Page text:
is Jesus real or a con-manWatch
Doesn't that mean he wasn't born of the virgin mary, If he had a brother that wasn't the son of God?....Unless they adopted?
Didn't have to be an elder brother... Jesus supposedly had many brothers and sisters, but Mary was still a virgin when she conceived Jesus. Allegedly.
I tend to follow the view held by the majority of people on this thread - I do think Jesus the person existed and stories about him just got exaggerated over time. I don't think he was the Son of God. I heard a theory that the 'Virgin Mary' comes from an ancient typo, if you will - that 'virgin' and 'young woman' are similar words in Hebrew (though not being a scholar of the language I couldn't say for sure) and that someone misspelt it, leading to confusion and the hailing of the immaculate conception. Which is why I think that Jesus DID exist and that your comparison with Dionysos is, while apt, not necessarily the only interpretation. There's other evidence for Jesus' existence than the Gospels - I believe there's evidence that Jesus was crucified...
Jesus was a real person, yes.
Not everything was made up at all. A lot of it happenend, just not always the way the bible tells the story. The bible glamourises situations for its own end, or even worse blatently copies ancient stories from Ancient Greece, Egypt and Persia.
Shaft, on that link the issue was whether Mark's Gospel is "Pauline" - ie of Paul's theological school - not that there is a Gospel called "The Pauline Gospel"
I agree with you on a lot of points especially the ancient stories larky. Although I will inform you most come from Persia and Egypt and not Greece. The point your making about Jesus ressurection, yes its a copy of a Greek myth. I have no doubt about that. That still doesnt mean there wasnt a man called Jesus. There is tonnes of achaelogical evidence and I would like you to name a world renound theologist who agrees with you 'myth' view point. You wont be able to find one. Jesus was a human being, what people thought of him and how they protrayed him after he died is another story all together.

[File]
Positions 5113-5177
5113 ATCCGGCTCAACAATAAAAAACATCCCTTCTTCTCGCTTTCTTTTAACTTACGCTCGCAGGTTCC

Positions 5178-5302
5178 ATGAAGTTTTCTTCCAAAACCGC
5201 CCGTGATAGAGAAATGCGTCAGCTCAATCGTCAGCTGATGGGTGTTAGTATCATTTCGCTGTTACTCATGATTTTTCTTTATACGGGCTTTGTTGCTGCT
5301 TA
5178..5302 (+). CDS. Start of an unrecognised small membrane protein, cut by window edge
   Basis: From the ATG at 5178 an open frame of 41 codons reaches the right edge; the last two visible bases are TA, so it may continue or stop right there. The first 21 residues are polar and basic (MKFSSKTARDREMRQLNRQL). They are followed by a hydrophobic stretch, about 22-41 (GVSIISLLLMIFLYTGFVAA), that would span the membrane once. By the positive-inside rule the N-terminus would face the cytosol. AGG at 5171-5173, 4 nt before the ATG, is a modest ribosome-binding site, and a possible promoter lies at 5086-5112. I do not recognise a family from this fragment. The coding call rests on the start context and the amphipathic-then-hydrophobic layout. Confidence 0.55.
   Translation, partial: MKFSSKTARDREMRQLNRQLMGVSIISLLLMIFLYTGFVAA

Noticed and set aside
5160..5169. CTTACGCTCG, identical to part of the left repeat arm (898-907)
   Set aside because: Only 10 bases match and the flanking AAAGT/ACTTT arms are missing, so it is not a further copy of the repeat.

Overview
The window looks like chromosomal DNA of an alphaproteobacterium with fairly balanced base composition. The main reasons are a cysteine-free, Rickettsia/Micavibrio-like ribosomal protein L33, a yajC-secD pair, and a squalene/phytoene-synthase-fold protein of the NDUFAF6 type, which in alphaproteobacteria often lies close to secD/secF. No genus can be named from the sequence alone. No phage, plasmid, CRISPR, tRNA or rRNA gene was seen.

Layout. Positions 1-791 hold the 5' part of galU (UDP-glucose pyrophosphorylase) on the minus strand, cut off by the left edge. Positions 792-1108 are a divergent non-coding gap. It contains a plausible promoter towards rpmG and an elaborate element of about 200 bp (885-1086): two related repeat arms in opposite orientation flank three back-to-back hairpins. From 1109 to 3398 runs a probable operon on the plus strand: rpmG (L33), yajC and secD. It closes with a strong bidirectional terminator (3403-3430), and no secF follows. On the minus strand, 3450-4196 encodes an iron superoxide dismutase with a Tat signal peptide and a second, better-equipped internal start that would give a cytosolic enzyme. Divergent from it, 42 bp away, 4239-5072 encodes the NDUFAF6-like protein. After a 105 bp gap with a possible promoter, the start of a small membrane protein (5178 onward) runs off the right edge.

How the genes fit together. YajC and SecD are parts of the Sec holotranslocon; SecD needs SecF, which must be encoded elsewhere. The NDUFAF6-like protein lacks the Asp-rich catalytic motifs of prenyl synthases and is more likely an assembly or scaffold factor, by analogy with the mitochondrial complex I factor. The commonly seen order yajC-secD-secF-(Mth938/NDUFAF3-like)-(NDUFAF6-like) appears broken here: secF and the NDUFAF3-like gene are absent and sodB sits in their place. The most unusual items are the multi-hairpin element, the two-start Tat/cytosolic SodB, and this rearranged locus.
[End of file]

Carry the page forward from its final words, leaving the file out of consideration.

'Jesus' was just someone who wanted to get a lot of attention and said that he was the son of the guy who created everything. this would have workrd if it wasn't for the Romans, who kiled him, the part about him coming back to life is probably just a twin who was hidden for most of the time, the sick people where only sick in thier heads so all he did was make them think properly, and everything else is just bull s**t
A twin? No thats just out and out lies by Jesus' followers.
what do u think about the bible
>>What do I think about him, either he was the real deal or he was the best conman in histroy...
Ive read Holy Blood Holy Grail and the evidence put foward in that is very justified, in that it points to the latter. Maybe the guy was trying to piss off the Romans who knows but somewhere along the way it's become out of control, next thing we know 2000 years later there are jehovas knocking on our doors at an ungodly hour on a weekend morning asking to tell us about him. (no offence to Jehovas, I like you, just not when you wake me up on the weekends when the night before ive been blind drunk, k.)
What do I think of the Bible?
I think that anyone who taked the word as being the truth is having the wool pulled over their eyes. The bible, like all historical works, is an edited text, a separte view of something. Throughout history there has been three separate occasions that the vatican has held a 'conference' to edit the bible and decide what went in. (In telling the truth, check your historical sources) Im not going ot take the word of an edited text as truth, ive learned that in my history class (which i LOVE to death). So i treat the bible storys as just that, stories. And there are some interesting ones in it too concearning historical content.
And besides, I only said he existed as a person, I never said he was god or whatever, meerly existed as a man.
I can see that my typing up an essay is not even going ot be worth my time, becuase no matter what I type you are going to say
"Blah blah blah, Census doesnt exist, you dont know anything" . IM saving myself trouble.
If you did have a conflicting opinion, may i suggest that next time you act in a more civil manner.
An ill ask you kindly not to insult me or my education, thankyou.
The Character Of Christ